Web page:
by Richard Delaney, President, Delaney, the engagement people
It’s an exciting time for engagement worldwide. The international organization that stewards the practice – IAP2 – is going through some major changes that will transform it into the organization the world needs, to help heal our ailing democracies.
For my part, I’m helping IAP2 to transform their antiquated engagement planning model into a more balanced and community-oriented process. Let’s take a look at what is typically referred to as stakeholder mapping. Stakeholder mapping is the process to identify the parties who should be brought into the engagement process. It is currently incredibly flawed and could even be the cause of engagements that go sideways. Big changes need to be made. If you make the following two changes in your practice, I guarantee you’ll see immediate improvements.
- From “Issues” Identification to “Impact” Analysis
The current model suggests you identify “issues” relating to the pending decision. This is a dis-service to the decision and the decision-making organization. By identifying only “issues” – that is the things people don’t like about the pending decision – we will only identify within the stakeholder-mapping process those groups or individuals who are, or perceive themselves to be, negatively impacted. We are creating a choir of opposition. Not good.
Let’s face it – most public and private decision-making organizations make decisions in support of the public good; sometimes, a small minority of those impacted are actually, or perceive themselves to be, negatively affected. Think, as an example, of expropriating private lands to make way for a community hospital. Why then would we only identify and engage those who are negatively impacted? Hardly a recipe for a balanced conversation but a really good way to wring all the good out of public policy.
Solution: Don’t identify “issues”; in fact, eliminate that word from your engagement vocabulary. Instead identify “impacts” as part of the stakeholder-mapping process. (BTW – “stakeholder” is another word we need to eliminate, but that’s a blog for another day) After you’ve clarified the decision statement (a.k.a. project scope), set out to identify both negative and positive impacts and quantify them as high, medium, low, benign or unknown. We refer to this as the polarity and significance of decision impacts. When you start using this process, you’ll most likely see the decisions you engage on create many more positive than negative impacts and you’ll be able to quickly see:
- The supporters you need to recruit
- The impacts balance sheet for those who perceive themselves to be negatively impacted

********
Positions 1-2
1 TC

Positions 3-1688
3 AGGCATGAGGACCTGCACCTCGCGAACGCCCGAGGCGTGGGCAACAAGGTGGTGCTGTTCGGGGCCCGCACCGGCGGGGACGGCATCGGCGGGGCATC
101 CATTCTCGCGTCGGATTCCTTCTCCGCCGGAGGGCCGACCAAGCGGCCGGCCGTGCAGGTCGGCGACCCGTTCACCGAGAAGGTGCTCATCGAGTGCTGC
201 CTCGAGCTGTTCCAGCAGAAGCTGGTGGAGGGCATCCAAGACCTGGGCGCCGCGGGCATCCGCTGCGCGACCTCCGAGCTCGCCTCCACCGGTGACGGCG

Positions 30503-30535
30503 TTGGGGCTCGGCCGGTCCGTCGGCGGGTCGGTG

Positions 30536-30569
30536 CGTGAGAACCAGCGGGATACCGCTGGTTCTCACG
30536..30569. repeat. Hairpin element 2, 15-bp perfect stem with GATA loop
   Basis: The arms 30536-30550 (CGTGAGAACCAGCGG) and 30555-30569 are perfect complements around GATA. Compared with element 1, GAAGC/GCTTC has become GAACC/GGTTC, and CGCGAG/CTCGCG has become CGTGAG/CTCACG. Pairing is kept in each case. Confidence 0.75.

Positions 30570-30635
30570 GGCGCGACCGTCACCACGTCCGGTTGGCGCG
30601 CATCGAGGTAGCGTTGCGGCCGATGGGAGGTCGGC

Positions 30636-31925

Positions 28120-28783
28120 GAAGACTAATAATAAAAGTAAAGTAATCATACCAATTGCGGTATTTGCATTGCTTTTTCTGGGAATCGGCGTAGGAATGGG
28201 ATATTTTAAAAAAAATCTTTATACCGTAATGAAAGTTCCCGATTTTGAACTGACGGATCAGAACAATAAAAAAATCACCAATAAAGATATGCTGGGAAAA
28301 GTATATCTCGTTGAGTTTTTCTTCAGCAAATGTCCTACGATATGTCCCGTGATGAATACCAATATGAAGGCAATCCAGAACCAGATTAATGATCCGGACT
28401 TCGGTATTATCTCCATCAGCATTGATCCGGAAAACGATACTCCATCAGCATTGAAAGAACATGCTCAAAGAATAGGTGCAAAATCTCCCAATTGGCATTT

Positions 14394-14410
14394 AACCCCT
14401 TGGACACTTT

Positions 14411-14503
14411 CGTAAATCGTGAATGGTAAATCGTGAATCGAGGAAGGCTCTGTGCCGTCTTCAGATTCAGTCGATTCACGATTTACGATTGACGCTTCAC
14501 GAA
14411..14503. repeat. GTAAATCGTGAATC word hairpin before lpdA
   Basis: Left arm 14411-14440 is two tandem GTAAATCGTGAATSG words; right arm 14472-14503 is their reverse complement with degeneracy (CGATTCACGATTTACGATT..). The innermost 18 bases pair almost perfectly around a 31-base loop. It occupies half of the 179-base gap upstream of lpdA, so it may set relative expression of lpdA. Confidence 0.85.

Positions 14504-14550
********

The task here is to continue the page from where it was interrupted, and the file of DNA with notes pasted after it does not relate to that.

- The overall decision impacts balance sheet as a basis for communications planning
Also, keep in mind that when you assess an impact as “unknown”, it gets ranked as “H-”. This is demonstration of the precautionary principle.
- Impact Analysis: It’s Really Risk Management Through Stakeholder Mapping
Stakeholder mapping through impact analysis is truly an exercise in change and risk management. The problem within an engagement context is that since we usually do impact analysis to identify risks or resistance to change, we are conditioned to focus mostly on the negative. Great to marshal communications and engagement resources early in the decision-making process if your only intention is a defensive one. But engagement is a commitment to proactive management. As noted above we need to start looking for both concerns and opportunities and we do it deliberately.
Solution: Just as engagement planning is an exercise in critical thinking, impact analysis is also a team sport. It needs several different perspectives to generate ideas and challenge and refine them. The structure of this refinement process is important. Structured impact analysis is a natural group thinking process that starts with “intended” or “direct” impacts. These will be mostly positive and significant. After you’ve got a good start on that list, the group turns its attention to “indirect” impacts. Again, these will be mostly positive, but some negative ones start to creep in. Continue to get consensus from the engagement planning team on both the polarity and significance after you’ve brainstormed this part of the list. Then, naturally, the group will start to see “unintended” impacts. These come into focus as the group sees the potential course of events as direct and indirect impacts take place.
In my training and in consulting projects, I ask the planning group to brainstorm “interested and affected parties” once we’ve come to ground on a decision scope. We then set this work aside and conduct a structured impact analysis process. In every single case, it doesn’t take long before we identify new parties – parties who are unintendedly impacted. At the end of the day, it really doesn’t matter whether you characterize an impact as indirect or unintended, just so long as you identify it.
There are a few other changes that need to be made to the IAP2 planning process, what I refer to as the world-wide standard for authentic engagement planning, but if you include just these two changes, you’ll see a huge difference in the parties with whom you engage and the results you achieve. If you’d like worksheets to support this approach to impact analysis in support of fulsome stakeholder mapping, simply drop me a line…happy to help.